Heavyweight frameworks have discouraged AOP adoption, but the largest contributor to the lack of broader AOP use is the current available examples of AOP that almost all consist of intercepting a method prior to being executed, and applying an aspect that executes Trace.WriteLine("Method entered."). Contrary to popular belief, AOP can be useful to solve problems other then Logging, Security, Instrumentation, and things of that nature.

Beyond Trace.WriteLine

To demonstrate a more practical approach to AOP, we are going to create an application that receives a collection of people objects from Web service called ContactService.Service. Currently the most common way Web services are being used in .NET development is by calling a Web service that returns XML that is automatically deserialized into an object by the framework. These objects only contain data and do not have any behavior. In .NET Framework 2.0 we can add functionality to these auto code generated objects by using the partial keyword and creating the behavior. A problem still exists, however, when we want to reuse some particular behavior across a number of our Web service (or proxy) objects. As addressed earlier, in most circumstances the shared common behavior would be in an abstract class and all other classes would inherit from that class. With Web service objects, however, we do not have the ability to have them inherit functionality. This problem is an excellent opportunity to demonstrate how powerful AOP can be.

Our application's purpose is to display contact information. Originally its purpose was to display the information, but now we need to add some behavior to it. To look at the code sample we need to create a virtual directory called TheAgileDeveloper.ContactService. The directory must point to the folder where the project TheAgileDeveloper.ContactService is located on your local machine.

Note   It is important that this project can be accessed by http://localhost/TheAgileDeveloper.ContactService.

Figure 1. Screen shot of Application.

The application has one view, which is a WinForm named MainForm that displays the contact objects returned from the Web service on the left in a ListView. When a contact is selected, the first name, last name, and Web page are displayed in textboxes on the right. When the MainForm loads, it calls off to the ServiceManager class to get the contact information. At first glance, the following ServiceManager class appears to not add any value other then another layer between the form and the Web service. However, it is valuable because it provides one single place to add new functionality to our Web service without duplicating code. Another benefit is that it abstracts and removes the footprint of Web services from our entire application.

Public Class ServiceManager

    Public Shared Function GetAllContacts() As ContactService.Contact()
        Dim service As ContactService.Service = New ContactService.Service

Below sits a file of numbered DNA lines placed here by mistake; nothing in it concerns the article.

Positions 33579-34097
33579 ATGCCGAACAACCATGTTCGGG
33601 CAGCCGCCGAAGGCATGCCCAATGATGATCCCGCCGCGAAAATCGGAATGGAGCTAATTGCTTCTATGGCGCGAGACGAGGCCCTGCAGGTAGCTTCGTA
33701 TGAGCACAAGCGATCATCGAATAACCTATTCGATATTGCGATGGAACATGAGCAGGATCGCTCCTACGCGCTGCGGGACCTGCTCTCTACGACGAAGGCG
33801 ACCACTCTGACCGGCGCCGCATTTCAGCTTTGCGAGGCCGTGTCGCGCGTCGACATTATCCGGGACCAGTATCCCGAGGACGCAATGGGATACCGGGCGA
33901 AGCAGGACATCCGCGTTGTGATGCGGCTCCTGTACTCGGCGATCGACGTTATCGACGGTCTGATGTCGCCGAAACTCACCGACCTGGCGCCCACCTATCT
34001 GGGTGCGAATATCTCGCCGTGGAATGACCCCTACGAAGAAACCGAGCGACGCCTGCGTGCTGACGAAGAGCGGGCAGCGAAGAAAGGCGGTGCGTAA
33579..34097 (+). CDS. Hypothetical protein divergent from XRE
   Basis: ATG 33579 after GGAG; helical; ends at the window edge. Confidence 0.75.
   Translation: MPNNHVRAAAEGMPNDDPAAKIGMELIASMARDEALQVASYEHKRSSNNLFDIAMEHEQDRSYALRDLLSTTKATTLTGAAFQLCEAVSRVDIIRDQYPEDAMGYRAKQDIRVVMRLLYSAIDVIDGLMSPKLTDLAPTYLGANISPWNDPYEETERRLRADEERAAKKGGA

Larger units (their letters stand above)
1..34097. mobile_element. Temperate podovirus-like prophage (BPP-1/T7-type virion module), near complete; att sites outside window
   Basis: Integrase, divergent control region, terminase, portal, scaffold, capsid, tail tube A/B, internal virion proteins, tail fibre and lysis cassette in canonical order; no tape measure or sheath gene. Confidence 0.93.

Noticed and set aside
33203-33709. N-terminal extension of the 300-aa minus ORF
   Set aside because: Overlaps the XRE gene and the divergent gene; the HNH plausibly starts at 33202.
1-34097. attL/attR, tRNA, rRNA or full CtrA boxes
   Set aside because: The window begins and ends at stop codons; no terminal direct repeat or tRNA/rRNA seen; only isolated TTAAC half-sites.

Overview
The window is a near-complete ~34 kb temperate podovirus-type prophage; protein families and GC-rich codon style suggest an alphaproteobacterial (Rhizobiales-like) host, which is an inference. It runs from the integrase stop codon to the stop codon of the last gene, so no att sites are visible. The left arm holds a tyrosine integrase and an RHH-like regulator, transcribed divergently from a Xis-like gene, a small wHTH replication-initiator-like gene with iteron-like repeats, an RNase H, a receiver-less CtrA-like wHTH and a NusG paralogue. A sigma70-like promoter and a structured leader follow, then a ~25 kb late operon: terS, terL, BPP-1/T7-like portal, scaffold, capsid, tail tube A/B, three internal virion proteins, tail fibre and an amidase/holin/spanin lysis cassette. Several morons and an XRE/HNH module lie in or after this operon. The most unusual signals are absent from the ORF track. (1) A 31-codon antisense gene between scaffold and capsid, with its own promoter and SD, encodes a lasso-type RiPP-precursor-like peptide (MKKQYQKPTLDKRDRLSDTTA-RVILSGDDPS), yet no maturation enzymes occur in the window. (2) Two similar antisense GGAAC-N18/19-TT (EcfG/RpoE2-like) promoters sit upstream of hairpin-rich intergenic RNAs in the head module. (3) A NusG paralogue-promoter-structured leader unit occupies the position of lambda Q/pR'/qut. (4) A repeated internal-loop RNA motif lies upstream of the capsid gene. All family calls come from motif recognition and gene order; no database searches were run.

Dim contacts() As ContactService.Contact = service.GetAllContacts
        Return contacts
    End Function

    Public Shared Sub SaveContact(ByVal contact As ContactService.Contact)
        Dim service As ContactService.Service = New ContactService.Service
        service.SaveContact(contact)
    End Sub

End Class

Look in the TheAgileDeveloper.Client project at the file Reference.vb. This was created by wsdl.exe when I imported a Web Reference of the ContactService. It auto-generated the following Contact class from the WSDL.

'<remarks/>
    <System.Xml.Serialization.XmlTypeAttribute(_  
[Namespace]:=http://tempuri.org/TheAgileDeveloper.ContactService/Service1 _ )>  _
    Public Class Contact
        
        '<remarks/>
        Public Id As Integer
        
        '<remarks/>
        Public FirstName As String
        
        '<remarks/>
        Public LastName As String
        
        '<remarks/>
        Public WebSite As String
    End Class

Note that the Contact object currently only handles data and that we would not want to edit this code in any way, because it is auto-generated for us by wsdl.exe and our changes would be lost the next time we regenerate it. I want to introduce behavior so that I can save the object by calling a method called Save, which we can easily do by using a mixin. The mixin is reminiscent of multiple inheritance, except it has limitations such as only being able to mix in interface implementations. The Encase framework we are using contains an Encaser class that is responsible for taking an object and wrapping it. The act of wrapping an object really means that a new object is created, in this case a new Contact object, and it contains the mixins and pointcuts that were configured in.

To create our mixin that allows us to call a Save method on the Contact object we need to specify an interface that I will call ISavable. The ISavable interface is what will actually be mixed in with our object. We need to implement the interface in another new class called ContactSave.

Public Interface ISaveable
    Sub Save()
End Interface

Public Class ContactSave
    Implements ISavable

    Public Contact As ContactService.Contact

    Public Sub Save() Implements ISavable.Save
        ServiceManager.SaveContact(Me.Contact)
    End Sub

End Class